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vabeeguy
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« Reply #3 on: May 21, 2006, 08:01:35 AM »

Growing up in Virginia, my parents would ship me off every summer (by my own choice...at least that is what I used to believe) to my grandparents home in the mountains of western North Carolina. There they owned a little grocery store in a little hideaway community called Buffalo Cove. The best days of my life were exploring the mountains and meeting what I considered the finest people on the face of the earth. My grandefather had about 20 hives up the "holler" from the house and store.
I spent many a time helping him pull off the sourwood honey, strain and bottle it in mason jars to sell in his store. My grandfather passed away several years ago and as I get older I find myself missing him and those days past more and more. Finally, I have a placed big enough to have hives in a rural type setting. Though at the present I have only 5 hives, I see my grandefather everytime I work them and look forward to teaching my own granddaughter all about bees when she gets a little older.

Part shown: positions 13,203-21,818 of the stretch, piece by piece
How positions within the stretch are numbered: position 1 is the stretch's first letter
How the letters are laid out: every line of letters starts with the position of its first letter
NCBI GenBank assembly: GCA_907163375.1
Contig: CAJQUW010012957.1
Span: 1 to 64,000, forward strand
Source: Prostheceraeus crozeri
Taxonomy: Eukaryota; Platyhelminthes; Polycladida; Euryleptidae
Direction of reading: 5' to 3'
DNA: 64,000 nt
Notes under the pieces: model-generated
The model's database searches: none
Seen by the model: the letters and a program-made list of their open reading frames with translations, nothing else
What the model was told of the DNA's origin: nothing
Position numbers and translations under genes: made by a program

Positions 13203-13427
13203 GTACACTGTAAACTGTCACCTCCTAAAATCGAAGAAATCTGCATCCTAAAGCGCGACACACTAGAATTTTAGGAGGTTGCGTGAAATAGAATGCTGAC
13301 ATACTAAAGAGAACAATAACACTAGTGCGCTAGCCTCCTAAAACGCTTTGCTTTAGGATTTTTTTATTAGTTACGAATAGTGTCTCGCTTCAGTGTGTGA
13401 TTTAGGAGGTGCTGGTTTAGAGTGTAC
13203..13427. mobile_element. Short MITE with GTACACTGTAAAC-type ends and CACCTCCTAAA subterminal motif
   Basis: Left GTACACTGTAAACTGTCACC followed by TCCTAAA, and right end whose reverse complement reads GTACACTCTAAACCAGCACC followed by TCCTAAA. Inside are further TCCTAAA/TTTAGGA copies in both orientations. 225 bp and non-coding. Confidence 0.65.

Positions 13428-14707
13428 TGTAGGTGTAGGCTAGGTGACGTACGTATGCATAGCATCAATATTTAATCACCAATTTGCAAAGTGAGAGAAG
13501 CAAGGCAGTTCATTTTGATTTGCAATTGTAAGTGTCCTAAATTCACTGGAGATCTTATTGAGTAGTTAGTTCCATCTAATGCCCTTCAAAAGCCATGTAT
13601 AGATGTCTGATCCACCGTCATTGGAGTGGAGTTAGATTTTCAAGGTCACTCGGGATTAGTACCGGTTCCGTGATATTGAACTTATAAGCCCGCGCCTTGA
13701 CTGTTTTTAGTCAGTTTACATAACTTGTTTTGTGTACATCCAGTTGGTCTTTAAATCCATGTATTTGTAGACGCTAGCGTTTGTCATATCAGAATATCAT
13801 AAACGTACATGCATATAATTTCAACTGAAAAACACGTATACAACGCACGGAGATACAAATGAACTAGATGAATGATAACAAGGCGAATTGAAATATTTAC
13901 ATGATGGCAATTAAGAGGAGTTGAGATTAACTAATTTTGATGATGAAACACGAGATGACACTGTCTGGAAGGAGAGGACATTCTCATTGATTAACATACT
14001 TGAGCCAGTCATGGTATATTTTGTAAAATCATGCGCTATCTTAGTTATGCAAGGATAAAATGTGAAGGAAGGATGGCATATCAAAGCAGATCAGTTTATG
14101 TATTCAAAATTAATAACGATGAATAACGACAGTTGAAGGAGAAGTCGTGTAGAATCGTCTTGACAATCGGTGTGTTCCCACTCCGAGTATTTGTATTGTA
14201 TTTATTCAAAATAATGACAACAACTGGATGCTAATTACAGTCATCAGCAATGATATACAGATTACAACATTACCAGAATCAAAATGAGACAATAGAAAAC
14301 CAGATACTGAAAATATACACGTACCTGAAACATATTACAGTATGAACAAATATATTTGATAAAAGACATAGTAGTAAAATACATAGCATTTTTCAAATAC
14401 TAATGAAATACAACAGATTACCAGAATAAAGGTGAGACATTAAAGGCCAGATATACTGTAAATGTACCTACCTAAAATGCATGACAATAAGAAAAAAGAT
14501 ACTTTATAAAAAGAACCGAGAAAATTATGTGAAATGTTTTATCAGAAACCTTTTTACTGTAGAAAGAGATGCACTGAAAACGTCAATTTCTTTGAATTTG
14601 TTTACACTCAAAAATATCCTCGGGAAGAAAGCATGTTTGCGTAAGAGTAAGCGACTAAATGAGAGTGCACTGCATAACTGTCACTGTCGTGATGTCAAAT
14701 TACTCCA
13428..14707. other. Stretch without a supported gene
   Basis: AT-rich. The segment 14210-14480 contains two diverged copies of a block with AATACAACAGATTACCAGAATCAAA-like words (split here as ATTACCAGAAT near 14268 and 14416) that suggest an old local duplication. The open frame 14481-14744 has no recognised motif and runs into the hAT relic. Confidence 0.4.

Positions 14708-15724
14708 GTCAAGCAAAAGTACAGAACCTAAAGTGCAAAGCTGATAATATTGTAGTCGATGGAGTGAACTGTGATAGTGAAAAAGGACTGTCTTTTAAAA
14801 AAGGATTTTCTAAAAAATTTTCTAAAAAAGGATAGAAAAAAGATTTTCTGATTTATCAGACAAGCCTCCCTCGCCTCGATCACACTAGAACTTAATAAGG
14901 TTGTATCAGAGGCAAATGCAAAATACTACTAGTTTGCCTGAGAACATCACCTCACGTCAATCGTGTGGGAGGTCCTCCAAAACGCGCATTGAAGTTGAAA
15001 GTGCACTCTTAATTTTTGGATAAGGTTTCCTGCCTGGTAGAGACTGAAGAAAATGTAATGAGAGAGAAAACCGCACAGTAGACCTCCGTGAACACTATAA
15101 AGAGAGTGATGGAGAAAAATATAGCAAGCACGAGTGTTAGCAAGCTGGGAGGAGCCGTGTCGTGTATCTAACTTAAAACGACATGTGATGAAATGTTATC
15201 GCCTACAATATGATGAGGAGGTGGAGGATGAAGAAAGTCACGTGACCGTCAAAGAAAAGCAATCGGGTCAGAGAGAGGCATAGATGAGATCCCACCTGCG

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Hi-Tech
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« Reply #4 on: May 21, 2006, 11:06:50 AM »

My father-in-law is retired and is always looking for ways to make some money. He told me that he had learned from a friend that there was good money in beekeeping. He wanted me to look into it, research it and then since I have a small farm, we would partner up and do it on my place.

Well, after a lot of books and websites, I told him that it did not look like quite the "Good Money" job we had thought it would be. But... I had learned enough to get me very interested in doing it for fun.... After finding this forum and seeing how other beeks would help me once I got started, I ordered and installed my first hive this April. I have since put in 2 more and will be installing my 4th next week (Caucasians I hope!).

Anyway, I got hooked very quickly and now try to spend as much time with my "Ladies" as possible...

I definately took the "Red" pill.....
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Summerbee